The only real fault with The Innocents' is how fast the film moves along. Miss Giddens seems to realise the truth of what is happening all too quickly. This does not make The Innocents' less enjoyable, but it would have been nice to have had an extra ten minutes or so explaining the story to us a bit more. The Innocents' has a sustained tone of dread throughout the movie. It seems that Miss Giddens is unable to move without being confronted by some spectre or seeing some rather peculiar behaviour exhibited from the children. I'd compare the dark atmosphere with that of The Haunting' (1963), both movies are comparable in the way they are presented and are both aesthetically pleasing. The acting was of a high standard, though one must forgive the two young performers if they occasionally seemed to overact. Martin Stephens was very good as Miles, playing his sinister part with an awful power, even though the character's superciliousness became somewhat of an annoyance. Megs Jenkins was also delightful as the anxious housekeeper Mrs. Grose. From the moment Mrs. Grose is first introduced the viewer can begin to suspect something. Jenkins came across as a friendly, but scared, woman who is desperate to maintain decorum in the house. A fine performance suited her character marvellously. One must also mention Deborah Kerr's fine performance as Miss Giddens as she played it with the right balance of inquisitiveness and fear. Deborah's dramatic performance certainly helped make this movie fantastic and one sympathises with her deeply as the film ends on the sombre and heartbreaking note that it does.
The Innocents' is an elegant and stylish movie that is certainly worth watching. Fans of The Omen' and Village of the Damned' should enjoy this as well as any fan of dark, atmospheric horror. A strong screenplay, fine performances and breathtaking visual trickery make this movie a very pleasing addition to the horror genre and I highly recommend it to all. The Innocents' was able to scoop a BAFTA Award (British Academy of Film and Television Awards) for Best British Film as well as a BAFTA nomination for Jack Clayton which he thoroughly deserved. My rating for The Innocents' - 8/10.
The Innocents is a film that has haunted me ever since I first saw it. Staggering, brilliant, masterful, The Innocents is the Rolls Royce of ghost stories. From the unforgettable camerawork by Freddie Francis to the incisive, beautiful direction by Jack Clayton to the brilliant performance by Deborah Kerr, The Innocents works on a thousand levels. This is a film for anyone who truly wants to see brilliance in its purest form. Any director who wants to make a suspense/horror piece that counts, see this film now. If you can, don't see the pan and scan version -- it was shot in black and white Cinemascope and should be viewed that way -- Letterboxed. Let's hope 20th Century Fox put it out on DVD. It is available on Laser Disc is a beautiful letterbox transfer. But if you get the opportunity to see it on a screen -- RUN. A film that lingers in the mind for decades to come. What more could you ask from a film?..............................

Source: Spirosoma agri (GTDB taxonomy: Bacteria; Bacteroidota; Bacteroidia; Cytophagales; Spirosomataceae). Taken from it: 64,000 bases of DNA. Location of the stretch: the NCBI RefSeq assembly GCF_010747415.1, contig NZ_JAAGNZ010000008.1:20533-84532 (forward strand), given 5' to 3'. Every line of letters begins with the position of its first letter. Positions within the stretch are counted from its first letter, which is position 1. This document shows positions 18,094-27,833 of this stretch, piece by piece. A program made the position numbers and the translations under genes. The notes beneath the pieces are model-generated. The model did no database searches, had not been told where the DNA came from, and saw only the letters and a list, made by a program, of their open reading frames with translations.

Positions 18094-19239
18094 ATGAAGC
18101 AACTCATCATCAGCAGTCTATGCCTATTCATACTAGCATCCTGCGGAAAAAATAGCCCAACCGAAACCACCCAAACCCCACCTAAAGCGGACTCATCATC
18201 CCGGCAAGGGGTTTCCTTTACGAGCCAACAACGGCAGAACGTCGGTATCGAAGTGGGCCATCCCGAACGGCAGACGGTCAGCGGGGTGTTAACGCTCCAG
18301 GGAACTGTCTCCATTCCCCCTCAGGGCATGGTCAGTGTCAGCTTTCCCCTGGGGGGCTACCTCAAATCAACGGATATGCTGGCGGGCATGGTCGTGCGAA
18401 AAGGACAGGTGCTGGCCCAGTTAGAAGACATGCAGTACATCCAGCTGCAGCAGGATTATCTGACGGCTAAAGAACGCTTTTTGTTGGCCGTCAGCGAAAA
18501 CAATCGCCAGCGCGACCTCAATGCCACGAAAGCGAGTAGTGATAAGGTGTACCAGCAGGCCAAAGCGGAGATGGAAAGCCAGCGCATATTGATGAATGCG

They sure don't make movies like this one anymore. This is one of the
few horror movies that does not have gory or graphic images in it.
Instead, the spooks in this movie are presented in a subtle way....yet,
the movie is quite scary. This is the type of horror movie that I like,
one in which every now and then you see a frightening image or a
startling scene, and that image or scene lingers in your mind.
Everything about this movie is haunting. First, there's the song at the beginning: you hear a young girl's voice singing a beautiful yet somber song. Later you hear that song in several scenes in the movie.
Second, there's the setting: this movie takes place in a large Victorian mansion with many rooms and passages, while only about eight people live in it....what could be more eerie than that?
Then there's the exceptional cinematography. The black-and-white photography is perfect for this movie. This movie would not have been too creepy if it had been done in color. Further, many of the shots were innovative and the lighting was used ingeniously in some of the scenes.
Additionally, I liked the way that the director chose to play around with the sound, which brought more of an element of mystery to the movie. In one particular scene, there was a lot of noise initially....and in a split second there was dead silence....then several seconds later, it was noisy all over again (all in the same scene).